Vendor: Juniper UAC v3.1 $42,400 Many deployment options, integration with SSL-VPN, powerful feature set Complexity, works best in Juniper-based network
Pricing (1,000 users):
Review: Trying to describe Juniper's UAC is difficult, because Juniper's NAC strategy has its tendrils in virtually every security product the company makes, from firewalls to switches to SSL VPNs.
Juniper UAC centers around their Infranet Controller, a hardware appliance that serves as a RADIUS proxy and server, an end-point security checker, and an access control policy manager. Once you’ve put in the appropriately sized Infranet Controller, though, Juniper stuns you with piles of options and flexibility.
Since NAC usually starts with authentication of some sort, Infranet Controller supports three different models: 802.1X or MAC-based authentication at the edge device, a captive portal for guest or staff authentication, and authentication using the UAC client. One nice feature of UAC is the ability to mix and match all three, although doing so will likely make an unmanageably complex configuration.
Authentication can be mixed with endpoint security checks, using either the UAC client for Mac and Windows, or Microsoft's NAP client. UAC builds on Juniper’s existing SSL VPN endpoint security base, so both installed clients and Web-based clients are supported for endpoint security checks.
Once users have passed authentication and endpoint security, access controls can be applied. Because Juniper encourages you to use 802.1X, it is able to push access control information down to switches at the edge. But Juniper has added hooks into its own ScreenOS and JunOS operating systems so that UAC can simultaneously push access controls into in-line devices including firewalls and many of its routing platforms.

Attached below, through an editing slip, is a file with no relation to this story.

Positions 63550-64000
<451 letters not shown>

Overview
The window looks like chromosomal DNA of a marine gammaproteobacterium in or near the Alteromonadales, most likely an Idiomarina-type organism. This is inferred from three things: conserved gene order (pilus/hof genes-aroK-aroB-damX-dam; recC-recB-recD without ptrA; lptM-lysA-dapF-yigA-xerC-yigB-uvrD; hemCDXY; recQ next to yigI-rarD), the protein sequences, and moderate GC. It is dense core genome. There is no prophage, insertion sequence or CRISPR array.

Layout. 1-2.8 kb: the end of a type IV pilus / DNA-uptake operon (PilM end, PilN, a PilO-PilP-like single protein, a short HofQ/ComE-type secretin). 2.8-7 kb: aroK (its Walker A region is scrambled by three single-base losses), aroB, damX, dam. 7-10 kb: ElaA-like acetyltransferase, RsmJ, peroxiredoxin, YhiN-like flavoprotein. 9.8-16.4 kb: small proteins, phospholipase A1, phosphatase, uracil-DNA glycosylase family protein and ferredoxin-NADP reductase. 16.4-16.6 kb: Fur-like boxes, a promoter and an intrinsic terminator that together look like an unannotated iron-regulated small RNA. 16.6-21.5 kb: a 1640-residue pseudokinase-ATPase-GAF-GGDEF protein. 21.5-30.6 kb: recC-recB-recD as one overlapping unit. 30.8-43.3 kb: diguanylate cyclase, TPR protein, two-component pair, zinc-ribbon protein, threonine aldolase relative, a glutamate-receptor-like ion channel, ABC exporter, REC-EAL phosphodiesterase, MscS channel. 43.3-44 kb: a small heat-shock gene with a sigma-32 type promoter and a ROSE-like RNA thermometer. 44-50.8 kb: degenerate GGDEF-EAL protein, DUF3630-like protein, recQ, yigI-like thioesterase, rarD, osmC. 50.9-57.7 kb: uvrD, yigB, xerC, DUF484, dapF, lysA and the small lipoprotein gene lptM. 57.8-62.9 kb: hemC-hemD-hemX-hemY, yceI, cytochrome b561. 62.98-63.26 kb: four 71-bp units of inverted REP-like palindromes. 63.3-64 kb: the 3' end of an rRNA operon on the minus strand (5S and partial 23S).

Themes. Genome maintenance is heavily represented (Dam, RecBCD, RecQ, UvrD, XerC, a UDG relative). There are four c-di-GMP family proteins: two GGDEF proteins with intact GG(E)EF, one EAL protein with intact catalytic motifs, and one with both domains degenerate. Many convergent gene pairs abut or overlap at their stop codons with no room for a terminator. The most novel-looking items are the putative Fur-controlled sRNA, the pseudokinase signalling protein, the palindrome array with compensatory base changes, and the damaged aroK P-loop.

One of the nice things about this approach is that you get many of the benefits of an in-line enforcement without the performance problems. UAC is also agnostic about the location of enforcement: you can use 802.1X controls, in-line controls, or both.
And, finally, UAC can push host-based access controls into network devices that are using the UAC client.
Juniper's end-point security checking doesn't end at the moment of authentication. Both continuous endpoint checking and external links to intrusion detection-/prevention-systems are supported, either using the TCG/TNC IF-MAP standard or a direct link if you’ve got Juniper’s own IDS/IPS.
UAC is the only product we tested that fully integrates a NAC product line with an SSL VPN product line — although the mechanism is fairly complex. Unfortunately, SSL VPNs don't inherently mix well with the mechanisms that vendors have chosen for NAC, so putting NAC and SSL VPN together seems to imply a single-vendor solution.
All this adds up to a difficult-to-master system. To Juniper's credit, though, I spent less time debugging problems with UAC than all the other NAC devices because by the time I figured out how to configure it, things just worked.
One big reason for this is because Juniper now includes a "Base Case" pre-configuration that pre-populates and documents UAC with common deployment strategies. Without the Base Case pre-configuration, no mortal would be able to figure out how to glue all the pieces of UAC together.
UAC isn't just for Juniper customers; you could use UAC to apply sophisticated NAC to a heterogeneous network of managed and unmanaged switches. It's a solid, if complex, product. However, UAC is best distinguished from the pack when Juniper's own enforcement devices are added to the network. In that case, UAC is a top contender for securing networks and endpoints with NAC.